This cockatoo is amongst the smaller of the cockatoo species. The male and female look the same. At first sight they look like a white cockatoo with salmon/peachy/pink feathers on the face, and a pale gray bill. The undersides of the wing and tail feathers have a yellowish tinge. The same as all members in the Cacatuidae family, a Goffin's cockatoo is crested, meaning with a bunch of feathers on its head that it can raise or lower. These cockatoos are very graceful when flying.
Goffin’s cockatoos are endemic to Yamdena, Selaru, and Larat, islands in Indonesia’s Tanimbar Islands archipelago. This species lives in or on the edges of the tropical forest.
Goffin’s cockatoos are diurnal and require daylight to find their food. They typically inhabit coastal lowland forests in flocks of up to 300. They feed up in the treetops and also raid maize crops. They are conspicuous noisy birds and are usually observed in small flocks or in pairs during the mating season. Pet Goffin’s cockatoos hand-reared from hatching are able to imitate human speech, but in general they do not make good talkers. Usually they are quiet, but can utter a loud screeching noise. Good as pets, they are sociable and friendly. Like most cockatoos, they like being handled and stroked. These birds are intelligent and can be trained and will learn tricks.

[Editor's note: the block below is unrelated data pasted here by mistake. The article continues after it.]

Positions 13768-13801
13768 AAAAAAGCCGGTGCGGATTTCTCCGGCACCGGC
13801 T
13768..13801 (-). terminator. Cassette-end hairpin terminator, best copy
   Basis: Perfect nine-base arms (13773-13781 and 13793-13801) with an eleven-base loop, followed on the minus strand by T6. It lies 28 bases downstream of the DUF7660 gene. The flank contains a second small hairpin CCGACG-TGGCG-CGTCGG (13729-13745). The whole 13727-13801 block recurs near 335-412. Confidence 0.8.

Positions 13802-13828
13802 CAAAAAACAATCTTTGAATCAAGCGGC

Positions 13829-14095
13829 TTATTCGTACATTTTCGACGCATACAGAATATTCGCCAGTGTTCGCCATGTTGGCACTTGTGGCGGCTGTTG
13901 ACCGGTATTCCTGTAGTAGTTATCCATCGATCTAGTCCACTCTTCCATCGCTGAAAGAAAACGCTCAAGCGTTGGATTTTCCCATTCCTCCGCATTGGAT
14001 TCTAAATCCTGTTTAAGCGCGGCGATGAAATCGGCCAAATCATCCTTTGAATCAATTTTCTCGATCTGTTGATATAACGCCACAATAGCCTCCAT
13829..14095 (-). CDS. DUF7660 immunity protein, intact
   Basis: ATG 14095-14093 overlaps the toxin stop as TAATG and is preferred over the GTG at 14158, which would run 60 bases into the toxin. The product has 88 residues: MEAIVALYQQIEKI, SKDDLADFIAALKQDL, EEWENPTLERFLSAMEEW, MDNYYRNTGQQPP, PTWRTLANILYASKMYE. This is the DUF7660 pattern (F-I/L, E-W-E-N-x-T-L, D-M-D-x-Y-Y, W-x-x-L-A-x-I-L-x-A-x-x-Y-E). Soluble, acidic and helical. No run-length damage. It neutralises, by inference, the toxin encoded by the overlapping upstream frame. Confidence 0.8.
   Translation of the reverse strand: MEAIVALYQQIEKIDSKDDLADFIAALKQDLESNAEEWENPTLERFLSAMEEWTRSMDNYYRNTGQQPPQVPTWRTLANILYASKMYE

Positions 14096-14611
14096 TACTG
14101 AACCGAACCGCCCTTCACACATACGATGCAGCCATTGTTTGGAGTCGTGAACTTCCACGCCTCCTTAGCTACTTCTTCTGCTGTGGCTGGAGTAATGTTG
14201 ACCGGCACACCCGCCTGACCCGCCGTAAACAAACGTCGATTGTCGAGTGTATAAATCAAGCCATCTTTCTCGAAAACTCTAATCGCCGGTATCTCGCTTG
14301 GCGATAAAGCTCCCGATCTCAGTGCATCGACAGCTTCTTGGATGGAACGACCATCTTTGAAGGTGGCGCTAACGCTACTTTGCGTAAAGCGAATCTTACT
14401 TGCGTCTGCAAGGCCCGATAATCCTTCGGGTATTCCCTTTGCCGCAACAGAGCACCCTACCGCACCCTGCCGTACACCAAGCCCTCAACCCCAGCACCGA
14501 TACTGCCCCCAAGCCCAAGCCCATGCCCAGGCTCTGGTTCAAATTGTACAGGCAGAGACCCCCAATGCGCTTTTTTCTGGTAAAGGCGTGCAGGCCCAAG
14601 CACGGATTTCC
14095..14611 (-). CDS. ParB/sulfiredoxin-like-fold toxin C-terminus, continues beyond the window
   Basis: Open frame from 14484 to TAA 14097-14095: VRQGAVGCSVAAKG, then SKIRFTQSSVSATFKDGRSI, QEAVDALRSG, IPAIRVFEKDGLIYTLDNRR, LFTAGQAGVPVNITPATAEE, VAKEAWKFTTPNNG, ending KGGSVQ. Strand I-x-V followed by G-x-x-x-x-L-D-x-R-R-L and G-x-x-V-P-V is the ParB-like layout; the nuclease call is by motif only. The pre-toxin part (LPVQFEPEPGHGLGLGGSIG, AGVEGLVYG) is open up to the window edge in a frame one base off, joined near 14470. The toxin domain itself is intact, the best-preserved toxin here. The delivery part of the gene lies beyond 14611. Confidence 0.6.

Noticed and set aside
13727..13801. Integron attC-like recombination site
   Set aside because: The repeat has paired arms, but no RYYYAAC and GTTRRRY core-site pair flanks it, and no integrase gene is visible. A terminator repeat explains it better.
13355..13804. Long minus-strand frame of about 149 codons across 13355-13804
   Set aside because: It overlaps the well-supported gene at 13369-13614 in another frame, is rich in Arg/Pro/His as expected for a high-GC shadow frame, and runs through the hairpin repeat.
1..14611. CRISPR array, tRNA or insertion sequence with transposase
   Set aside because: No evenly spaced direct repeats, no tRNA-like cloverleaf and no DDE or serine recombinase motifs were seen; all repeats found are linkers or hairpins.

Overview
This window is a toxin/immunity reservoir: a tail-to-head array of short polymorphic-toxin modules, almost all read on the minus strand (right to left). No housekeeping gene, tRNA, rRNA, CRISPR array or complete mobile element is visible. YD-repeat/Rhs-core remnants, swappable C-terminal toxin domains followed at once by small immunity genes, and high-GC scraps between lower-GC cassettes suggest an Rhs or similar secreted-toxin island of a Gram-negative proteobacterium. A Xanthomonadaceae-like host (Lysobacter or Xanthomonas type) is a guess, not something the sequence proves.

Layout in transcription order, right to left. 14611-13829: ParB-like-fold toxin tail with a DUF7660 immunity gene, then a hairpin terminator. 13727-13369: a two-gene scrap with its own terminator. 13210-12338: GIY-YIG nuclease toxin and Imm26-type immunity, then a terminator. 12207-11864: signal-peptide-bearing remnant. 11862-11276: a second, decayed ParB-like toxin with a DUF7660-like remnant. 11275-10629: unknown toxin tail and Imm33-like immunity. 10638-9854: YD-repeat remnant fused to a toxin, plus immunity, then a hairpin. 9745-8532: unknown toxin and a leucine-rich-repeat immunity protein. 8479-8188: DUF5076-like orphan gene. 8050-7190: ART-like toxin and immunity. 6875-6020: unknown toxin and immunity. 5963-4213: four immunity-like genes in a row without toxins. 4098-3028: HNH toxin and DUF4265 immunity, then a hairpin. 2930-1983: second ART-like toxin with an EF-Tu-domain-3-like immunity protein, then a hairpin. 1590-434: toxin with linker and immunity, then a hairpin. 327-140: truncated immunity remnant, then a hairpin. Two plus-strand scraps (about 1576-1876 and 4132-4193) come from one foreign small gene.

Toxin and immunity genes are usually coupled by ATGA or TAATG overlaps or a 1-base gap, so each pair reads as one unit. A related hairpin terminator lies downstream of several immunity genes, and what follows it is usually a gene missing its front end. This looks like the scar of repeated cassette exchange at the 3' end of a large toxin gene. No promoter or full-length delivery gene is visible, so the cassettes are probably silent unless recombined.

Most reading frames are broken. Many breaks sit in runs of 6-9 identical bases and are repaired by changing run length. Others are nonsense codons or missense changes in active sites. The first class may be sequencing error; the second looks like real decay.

This species is monogamous, and mates form long-lasting bonds. Not much is known about their reproductive behavior. They nest in tree hollows. Usually a clutch numbers 2-3 eggs. Male and female both share the incubation, which is for approximately 28 days. Chicks fledge at around 8-11 weeks.
Goffin’s cockatoo populations are under threat from habitat loss and illegal capturing for the trade in cage birds.
The IUCN Red List records the total of the Goffin’s cockatoo population size as around 100,000-499,999 individuals. The population in Taiwan is about 100 introduced breeding pairs. Currently this species is classified as Near Threatened (NT) and their numbers today are decreasing.
As eaters of fruit, Goffin’s cockatoos help disperse seeds.